Peaches: Part I

Peaches: Part I

It’s peach season! There’s not too much I enjoy more than peach cobbler in the fall. Those flaky layers of dough married with the sweetness of peaches picked at the perfect time of ripeness will make your taste-buds sing. This will be a two-part post on peaches, specifically cobbler, a staple in my family’s kitchen. Take these steps to get the perfect peach cobbler for your family and friends to enjoy. Let’s get started.

The most important part of peach cobbler is, you guessed it, the peaches! I’ve seen some take the easy route and use canned peaches when freshly picked aren’t anywhere to be found. But, once you go fresh-picked, you’ll never go back.

First, find your nearest peach orchard. Since we’re in Chicago, I visited the Apple Holler orchard in Sturtevant, WI. They have great peaches that you can pick with your family and friends. Masks are required here, so be prepared if you decide to visit this particular orchard.

Next, be sure your peaches are ripe. They should have some give when pressed gently by hand, but if they’re too soft, that is a sign of an over-ripe peach – you won’t enjoy a peach in this state. Ripe peaches are prone to bruises, so handle the fruit delicately. If the peaches have some hardness to them after picking, you can store them at room temperature in a paper bag to ripen them. Check them each day as peaches can ripen pretty quickly.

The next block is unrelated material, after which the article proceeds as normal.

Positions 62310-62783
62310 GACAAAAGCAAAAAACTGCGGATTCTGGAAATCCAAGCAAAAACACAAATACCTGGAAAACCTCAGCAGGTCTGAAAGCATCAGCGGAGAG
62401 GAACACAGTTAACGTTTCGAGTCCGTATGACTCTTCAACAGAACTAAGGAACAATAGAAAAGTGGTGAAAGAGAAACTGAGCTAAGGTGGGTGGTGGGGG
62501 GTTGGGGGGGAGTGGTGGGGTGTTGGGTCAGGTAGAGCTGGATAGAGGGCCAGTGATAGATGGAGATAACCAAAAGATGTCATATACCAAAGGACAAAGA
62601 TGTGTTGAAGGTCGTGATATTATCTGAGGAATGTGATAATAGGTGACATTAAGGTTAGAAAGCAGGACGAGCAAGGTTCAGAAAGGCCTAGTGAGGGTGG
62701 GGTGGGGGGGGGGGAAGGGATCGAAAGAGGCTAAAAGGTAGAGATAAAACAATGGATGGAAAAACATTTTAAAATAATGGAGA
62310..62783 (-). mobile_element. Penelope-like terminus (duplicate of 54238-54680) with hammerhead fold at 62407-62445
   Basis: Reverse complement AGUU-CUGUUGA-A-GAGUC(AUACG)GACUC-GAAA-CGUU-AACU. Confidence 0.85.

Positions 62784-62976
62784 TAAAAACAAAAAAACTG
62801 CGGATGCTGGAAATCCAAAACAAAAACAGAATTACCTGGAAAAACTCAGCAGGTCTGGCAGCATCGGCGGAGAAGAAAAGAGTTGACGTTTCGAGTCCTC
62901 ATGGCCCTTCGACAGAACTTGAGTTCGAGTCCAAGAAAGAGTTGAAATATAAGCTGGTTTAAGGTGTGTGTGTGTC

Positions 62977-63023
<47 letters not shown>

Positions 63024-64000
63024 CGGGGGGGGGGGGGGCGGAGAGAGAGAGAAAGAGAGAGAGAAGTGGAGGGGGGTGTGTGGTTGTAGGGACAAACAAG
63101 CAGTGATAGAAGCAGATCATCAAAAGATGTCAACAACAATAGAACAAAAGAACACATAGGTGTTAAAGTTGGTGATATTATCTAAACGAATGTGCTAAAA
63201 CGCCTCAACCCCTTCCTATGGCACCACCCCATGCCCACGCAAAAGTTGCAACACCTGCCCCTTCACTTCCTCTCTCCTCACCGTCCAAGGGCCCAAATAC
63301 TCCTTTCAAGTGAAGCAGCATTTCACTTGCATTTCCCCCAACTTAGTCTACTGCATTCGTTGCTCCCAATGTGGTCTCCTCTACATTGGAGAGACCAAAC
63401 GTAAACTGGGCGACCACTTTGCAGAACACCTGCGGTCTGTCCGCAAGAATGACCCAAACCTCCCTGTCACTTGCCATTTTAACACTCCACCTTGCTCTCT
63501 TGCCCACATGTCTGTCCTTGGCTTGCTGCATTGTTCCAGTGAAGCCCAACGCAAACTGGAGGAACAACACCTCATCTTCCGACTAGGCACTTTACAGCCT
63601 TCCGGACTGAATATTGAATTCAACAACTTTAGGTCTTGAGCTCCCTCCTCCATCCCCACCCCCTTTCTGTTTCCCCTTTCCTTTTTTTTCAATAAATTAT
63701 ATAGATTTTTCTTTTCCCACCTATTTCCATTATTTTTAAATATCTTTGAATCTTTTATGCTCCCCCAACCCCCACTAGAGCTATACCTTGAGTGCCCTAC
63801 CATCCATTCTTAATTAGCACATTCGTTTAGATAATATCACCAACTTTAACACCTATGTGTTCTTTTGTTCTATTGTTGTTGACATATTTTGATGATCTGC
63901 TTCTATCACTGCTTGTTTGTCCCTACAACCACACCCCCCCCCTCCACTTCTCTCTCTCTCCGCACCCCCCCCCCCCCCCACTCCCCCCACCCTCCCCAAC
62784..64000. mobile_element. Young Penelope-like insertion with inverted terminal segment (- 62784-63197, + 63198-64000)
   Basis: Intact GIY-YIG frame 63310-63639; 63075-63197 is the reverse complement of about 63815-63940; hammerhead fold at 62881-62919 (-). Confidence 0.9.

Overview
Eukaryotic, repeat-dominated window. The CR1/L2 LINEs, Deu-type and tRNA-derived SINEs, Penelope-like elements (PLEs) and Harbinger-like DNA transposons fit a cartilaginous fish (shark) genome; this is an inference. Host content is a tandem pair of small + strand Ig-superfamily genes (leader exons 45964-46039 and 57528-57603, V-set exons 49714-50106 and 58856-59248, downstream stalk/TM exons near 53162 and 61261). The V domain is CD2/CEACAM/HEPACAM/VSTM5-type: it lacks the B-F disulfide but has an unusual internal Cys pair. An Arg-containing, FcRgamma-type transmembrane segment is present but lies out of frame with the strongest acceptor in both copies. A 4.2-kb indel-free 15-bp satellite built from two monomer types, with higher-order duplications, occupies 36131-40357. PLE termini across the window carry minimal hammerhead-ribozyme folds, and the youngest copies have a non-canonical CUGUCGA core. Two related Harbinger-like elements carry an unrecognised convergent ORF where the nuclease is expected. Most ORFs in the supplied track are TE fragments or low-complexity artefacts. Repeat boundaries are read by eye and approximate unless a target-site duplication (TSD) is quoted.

Now, you’ll need a large pot of water to parboil your peaches, but before that, slice an x with a sharp knife on the bottom of the peach. This will help in peeling after you parboil the peaches to loosen the skin to make it easy to peel. Once the peaches have been prepped for boiling, place in the boiling water and set your cooking timer to 30 seconds and remove the batch after the time has passed and place on a plate.

Peel each peach. The skin should easily come off without removal of the flesh. If you have some resistance, place the resistant peaches in the boiling water for another 10 seconds and remove. The key is not to cook the peach, but to heat the skin so that it is easy to peel. We want to save our fresh peaches until they’re ready to bake.

Once all peaches are peeled, slice them in roughly ½ inch pieces and place each in a quart-sized freezer bag and store in the freezer until ready for baking. It’s also okay if each piece isn’t perfectly sliced; after all, our end goal is a creamy cobbler with a nice texture. Bag your peaches in a quart-sized freezer bag and be sure to remove as much air as possible from the bag and place them flat in the freezer. Stay tuned for Building Chicago’s next food post as I’ll describe how to make the perfect peach cobbler. Enjoy home, builders!

First step: Peaches.

Slice an X on the Peach and Start to Boil Water.

Boil the Peaches for 30 Seconds and Peel.


Bag, Flatten and Freeze. Hard Part’s Over.

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